California WARN Act Notice Requirements Apply to Temporary Layoffs
The California Court of Appeal has held that the California Worker Adjustment and Retraining Notice (WARN) Act requires that employers notify employees of temporary layoffs, even if anticipated to last less than six months. In contrast, the Federal WARN Act excludes such layoffs from the definition of “employment loss.”
California’s WARN Act requires employers to provide 60 days’ notice to employees before laying off 50 or more employees due to lack of funds or available work. See California Labor Code §1400, et seq. Nassco Holdings Inc. had given same-day notices to 90 employees that they were being sent home for three to five weeks due to a lull in the shipyard’s productivity. During the layoffs the employees performed no work and received no wages, nor accrued any vacation pay or pension service credit, though Nassco did pay for their healthcare premiums and allow them to continue accruing seniority. All of the employees subsequently returned to their jobs.
Unions representing Nassco employees sued, claiming that the layoffs required notice under California’s WARN Act. Nassco responded that notice was not required because the layoffs were less than six months, citing the federal WARN Act’s exclusion of such layoffs. The trial court granted summary judgment for Plaintiffs, finding that California’s WARN Act covers temporary layoffs, including those lasting less than six months. Though it awarded the employees back pay and lost pension benefits, the trial court declined to award civil penalties, finding that Nassco had acted in good faith given the unsettled legal issue.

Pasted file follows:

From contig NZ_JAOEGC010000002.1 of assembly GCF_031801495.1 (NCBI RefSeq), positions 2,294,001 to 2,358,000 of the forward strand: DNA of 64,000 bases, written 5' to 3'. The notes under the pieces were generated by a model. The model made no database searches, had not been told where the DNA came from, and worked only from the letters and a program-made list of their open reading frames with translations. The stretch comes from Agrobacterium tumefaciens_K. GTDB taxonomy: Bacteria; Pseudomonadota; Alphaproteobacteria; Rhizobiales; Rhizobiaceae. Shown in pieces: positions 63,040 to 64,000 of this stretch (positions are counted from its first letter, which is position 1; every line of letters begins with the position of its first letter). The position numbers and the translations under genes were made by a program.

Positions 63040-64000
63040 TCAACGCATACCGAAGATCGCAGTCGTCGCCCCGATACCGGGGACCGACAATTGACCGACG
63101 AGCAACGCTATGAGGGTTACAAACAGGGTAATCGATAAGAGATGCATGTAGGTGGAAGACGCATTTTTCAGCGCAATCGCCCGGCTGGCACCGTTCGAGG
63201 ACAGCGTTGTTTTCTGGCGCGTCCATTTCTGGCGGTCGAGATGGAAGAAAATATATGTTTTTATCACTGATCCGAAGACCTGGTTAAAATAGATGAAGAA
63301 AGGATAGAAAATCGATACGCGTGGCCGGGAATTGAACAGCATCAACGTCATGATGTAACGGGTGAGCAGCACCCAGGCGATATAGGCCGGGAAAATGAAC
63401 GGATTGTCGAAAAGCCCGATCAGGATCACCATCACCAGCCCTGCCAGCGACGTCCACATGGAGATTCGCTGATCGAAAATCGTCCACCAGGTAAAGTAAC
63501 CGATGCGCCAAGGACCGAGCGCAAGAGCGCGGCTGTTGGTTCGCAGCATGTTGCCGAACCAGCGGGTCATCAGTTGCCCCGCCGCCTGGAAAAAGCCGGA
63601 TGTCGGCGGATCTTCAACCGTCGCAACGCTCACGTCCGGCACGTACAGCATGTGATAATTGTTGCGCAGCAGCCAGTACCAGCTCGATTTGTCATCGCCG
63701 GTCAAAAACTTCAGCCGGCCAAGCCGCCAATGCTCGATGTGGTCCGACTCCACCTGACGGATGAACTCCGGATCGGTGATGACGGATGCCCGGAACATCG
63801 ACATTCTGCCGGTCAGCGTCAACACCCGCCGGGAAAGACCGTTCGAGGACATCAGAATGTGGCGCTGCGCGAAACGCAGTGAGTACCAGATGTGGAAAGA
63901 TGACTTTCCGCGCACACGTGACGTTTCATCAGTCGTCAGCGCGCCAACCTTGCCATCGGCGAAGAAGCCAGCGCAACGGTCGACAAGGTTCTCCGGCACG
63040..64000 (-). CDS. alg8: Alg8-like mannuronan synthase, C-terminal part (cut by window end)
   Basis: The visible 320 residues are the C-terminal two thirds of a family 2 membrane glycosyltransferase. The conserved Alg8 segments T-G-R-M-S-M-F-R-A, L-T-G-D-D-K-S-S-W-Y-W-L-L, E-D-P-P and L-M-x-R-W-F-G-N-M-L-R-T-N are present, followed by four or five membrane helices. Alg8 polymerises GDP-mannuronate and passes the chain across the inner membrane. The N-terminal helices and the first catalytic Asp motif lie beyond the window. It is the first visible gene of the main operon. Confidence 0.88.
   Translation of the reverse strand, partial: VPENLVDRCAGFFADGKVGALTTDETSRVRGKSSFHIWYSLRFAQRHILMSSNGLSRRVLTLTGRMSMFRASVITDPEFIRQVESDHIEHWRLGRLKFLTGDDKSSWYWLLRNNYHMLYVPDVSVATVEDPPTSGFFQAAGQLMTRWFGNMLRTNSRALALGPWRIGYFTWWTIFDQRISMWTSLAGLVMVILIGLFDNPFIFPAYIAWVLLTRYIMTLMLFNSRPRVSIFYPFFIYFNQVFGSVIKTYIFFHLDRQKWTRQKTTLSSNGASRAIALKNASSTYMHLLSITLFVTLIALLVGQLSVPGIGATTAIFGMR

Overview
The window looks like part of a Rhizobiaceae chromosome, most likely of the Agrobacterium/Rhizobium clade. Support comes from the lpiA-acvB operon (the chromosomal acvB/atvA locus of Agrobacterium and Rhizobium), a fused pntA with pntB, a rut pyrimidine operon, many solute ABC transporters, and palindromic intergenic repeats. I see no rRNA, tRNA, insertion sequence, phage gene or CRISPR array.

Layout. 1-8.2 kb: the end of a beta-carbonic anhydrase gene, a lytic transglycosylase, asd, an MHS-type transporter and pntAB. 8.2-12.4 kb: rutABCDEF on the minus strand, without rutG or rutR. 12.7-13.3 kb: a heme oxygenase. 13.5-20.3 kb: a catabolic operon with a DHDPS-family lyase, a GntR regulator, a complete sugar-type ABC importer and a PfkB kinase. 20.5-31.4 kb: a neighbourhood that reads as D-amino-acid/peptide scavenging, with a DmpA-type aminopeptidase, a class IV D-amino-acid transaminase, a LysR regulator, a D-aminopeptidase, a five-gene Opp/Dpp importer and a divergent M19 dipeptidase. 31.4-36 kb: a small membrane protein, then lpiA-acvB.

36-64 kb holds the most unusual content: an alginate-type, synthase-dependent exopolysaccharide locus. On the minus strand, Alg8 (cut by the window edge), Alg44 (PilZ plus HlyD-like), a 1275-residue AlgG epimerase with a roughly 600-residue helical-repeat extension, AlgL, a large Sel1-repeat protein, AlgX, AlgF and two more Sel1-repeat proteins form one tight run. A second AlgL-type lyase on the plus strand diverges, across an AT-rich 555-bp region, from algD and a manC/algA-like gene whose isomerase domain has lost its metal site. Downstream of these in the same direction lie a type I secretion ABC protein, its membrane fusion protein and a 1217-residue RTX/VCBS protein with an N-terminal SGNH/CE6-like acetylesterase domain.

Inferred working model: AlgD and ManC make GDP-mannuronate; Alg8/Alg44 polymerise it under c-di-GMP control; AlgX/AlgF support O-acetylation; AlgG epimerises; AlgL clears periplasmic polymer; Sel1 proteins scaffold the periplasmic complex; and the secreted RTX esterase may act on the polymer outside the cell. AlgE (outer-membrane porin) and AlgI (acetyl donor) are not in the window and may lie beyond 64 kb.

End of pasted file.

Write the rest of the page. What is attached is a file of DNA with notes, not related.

The California Court of Appeal then affirmed, explaining that unlike its federal counterpart, the California WARN Act’s definition of a layoff (“a separation from a position”) contains no temporal limitation: “Under a commonsense understanding, a separation can be permanent or it can be temporary.” The Court observed that the Act was meant to bolster protections provided by the federal law and opined that, under California’s WARN Act, a layoff encompasses temporary job losses, “even if some form of the employment relationship continues and employees are given a return date.”
The Court rejected Nassco’s argument that subjecting temporary layoffs to WARN notice would cause “absurd” results, such as requiring notice for extended holiday weekends or unforeseen events, and declined to speculate about such hypothetical scenarios. But it noted that the Act’s legislative history did not suggest a legislative intent to exclude layoffs caused by unforeseeable events. Rather, the “[Act] reflect[s] a deliberate decision to shift the burden of unexpected, unplanned—even brief—work stoppages . . . to the employer rather than to the employees…”
Nassco imposes a much broader application of WARN Act requirements than under federal law. Employers should consider the Nassco holding when imposing any furloughs of at least 50 employees, whether temporary or permanent. Failing to provide the requisite notice may subject the employer to backpay, civil penalties, and attorneys’ fees.